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The Snake River Plain Aquifer

Water, such a precious resource, is in high demand and low supply it seems. Much of the US is experiencing some degree of drought, with some areas stuck in a mega drought lasting decades. As part of my undergraduate degree, I am taking a Hydrology class. Yesterday we drove the extent of the Snake River Plain Aquifer stretching from Island Park to Twin Falls. The aquifer recharges in the northeast and some in the west before discharging along a stretch of canyon known for its "Thousand Springs" in the Twin Falls region. The aquifer flows through basalt, a volcanic rock most recognizable by its characteristic black/grey color, flow textures, and bubble-like holes called vesicles. If you have visited South Idaho, even just for a day, you have likely encountered this abundant rock-type. Ancient Yellowstone eruptions, that occurred southwest of the present-day caldera, obliterated basin and range mountains that extended from central Idaho to the region southeast of Pocatello. The subsequent plain left behind filled with basaltic lava flows, with some areas becoming as thick as 3000 ft of stacked lava. This took millions of years to happen, and evidence of this process can be seen in the still "active" Craters of the Moon National Monument. Our aquifer fills the the cracks, rubble-zones, and joints of the basalt. This rock purifies and warms the water as it rapidly travels downslope. Fun fact: the water exiting the aquifer in Twin Falls likely fell as snow in Island Park around the time the first European settlers were colonizing the US east coast! This may not seem very fast, but 10ft/yr water flow through rock is actually quite quick! Also, because of the residual heat of the region, the spring waters that travel through this rock remain a constant 57 degrees year-round, and provide the perfect habitat for trout! Several fisheries are located along the canyon.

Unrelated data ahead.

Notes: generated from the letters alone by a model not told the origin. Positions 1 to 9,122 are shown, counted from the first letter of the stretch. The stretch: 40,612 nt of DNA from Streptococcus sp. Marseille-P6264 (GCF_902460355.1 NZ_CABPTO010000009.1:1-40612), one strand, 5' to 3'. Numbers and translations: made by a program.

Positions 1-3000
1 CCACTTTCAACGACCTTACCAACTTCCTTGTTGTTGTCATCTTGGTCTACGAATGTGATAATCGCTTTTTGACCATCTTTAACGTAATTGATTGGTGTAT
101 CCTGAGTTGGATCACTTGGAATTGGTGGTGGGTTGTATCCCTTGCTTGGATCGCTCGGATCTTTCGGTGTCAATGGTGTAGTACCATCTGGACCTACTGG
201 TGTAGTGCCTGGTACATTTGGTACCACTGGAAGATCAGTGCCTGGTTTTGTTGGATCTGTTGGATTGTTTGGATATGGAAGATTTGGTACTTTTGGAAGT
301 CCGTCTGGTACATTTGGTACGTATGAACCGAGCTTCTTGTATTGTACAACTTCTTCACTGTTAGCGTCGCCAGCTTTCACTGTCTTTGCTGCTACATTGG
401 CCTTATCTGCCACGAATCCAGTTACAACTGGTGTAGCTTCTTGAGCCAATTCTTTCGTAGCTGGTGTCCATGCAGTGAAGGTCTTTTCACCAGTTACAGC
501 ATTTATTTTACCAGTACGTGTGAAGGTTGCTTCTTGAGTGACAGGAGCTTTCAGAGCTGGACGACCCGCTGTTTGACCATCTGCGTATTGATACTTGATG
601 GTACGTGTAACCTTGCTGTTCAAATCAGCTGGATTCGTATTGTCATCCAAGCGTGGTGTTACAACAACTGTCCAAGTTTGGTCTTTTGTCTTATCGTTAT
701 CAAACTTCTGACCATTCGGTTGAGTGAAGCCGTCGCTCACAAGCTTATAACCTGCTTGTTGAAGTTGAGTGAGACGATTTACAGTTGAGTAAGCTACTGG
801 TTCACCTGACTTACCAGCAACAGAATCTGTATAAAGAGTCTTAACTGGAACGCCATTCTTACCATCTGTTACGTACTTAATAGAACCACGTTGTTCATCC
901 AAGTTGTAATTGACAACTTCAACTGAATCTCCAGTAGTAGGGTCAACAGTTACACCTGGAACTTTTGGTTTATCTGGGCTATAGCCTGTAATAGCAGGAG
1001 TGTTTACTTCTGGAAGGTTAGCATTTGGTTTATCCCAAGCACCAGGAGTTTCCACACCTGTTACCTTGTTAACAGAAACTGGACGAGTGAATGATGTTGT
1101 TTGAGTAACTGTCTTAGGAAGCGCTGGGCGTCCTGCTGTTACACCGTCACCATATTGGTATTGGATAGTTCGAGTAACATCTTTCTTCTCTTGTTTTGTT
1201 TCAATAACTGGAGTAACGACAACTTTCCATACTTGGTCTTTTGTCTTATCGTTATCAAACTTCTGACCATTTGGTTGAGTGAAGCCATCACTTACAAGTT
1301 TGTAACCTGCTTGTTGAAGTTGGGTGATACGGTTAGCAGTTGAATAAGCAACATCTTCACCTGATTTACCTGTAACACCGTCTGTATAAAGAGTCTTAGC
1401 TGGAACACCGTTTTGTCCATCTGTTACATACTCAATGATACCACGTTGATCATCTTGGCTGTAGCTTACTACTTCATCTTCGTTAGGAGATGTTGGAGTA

Our trip was incredible! I always love any excuse to get outside and explore our profoundly interesting planet. Along with the study of rock, we witnessed sunrise and sunset alpine glow on our local peaks, a thick fog resting on Craters of the Moon, bright blue reflecting water coursing through a narrow canyon dotted by natural springs, large birds, base jumpers, fall colors, and so much more! We even woke up to the first legitimate snowfall of the season for Rexburg with a light dusting of a crystal white blanket on the grass and cars. From morning to evening, our day was filled with wonder, learning, and peace.

Though I am centered in the beauty of East-Idaho, this trip reminded me how connected we are to our neighboring regions of not only this state, but those downstream too. To understand Idaho's geology, we require an understanding of the geology of the western US and by consequence, the geology of the planet. If rocks could speak to us, can you imagine their story?

May you never take for granted the beauty and resources this planet offers you. She sacrifices a lot for people, even in their ignorance and arrogance.

Here are a few pictures from yesterday, enjoy!

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1 comentário

Catherine Sweet
Catherine Sweet
26 de out. de 2022

From your feature photo of the springs, from the expanse to the minute - what a variety of gorgeous, detailed, interesting photos!! Seeing and reading is 2nd best to actually experiencing! I'm sure driving helped see things with a good view along the way too! That's great you got to experience the sunrise and sunset too in the one day!

Always grateful you bring to life for us by sharing!! 😍💝

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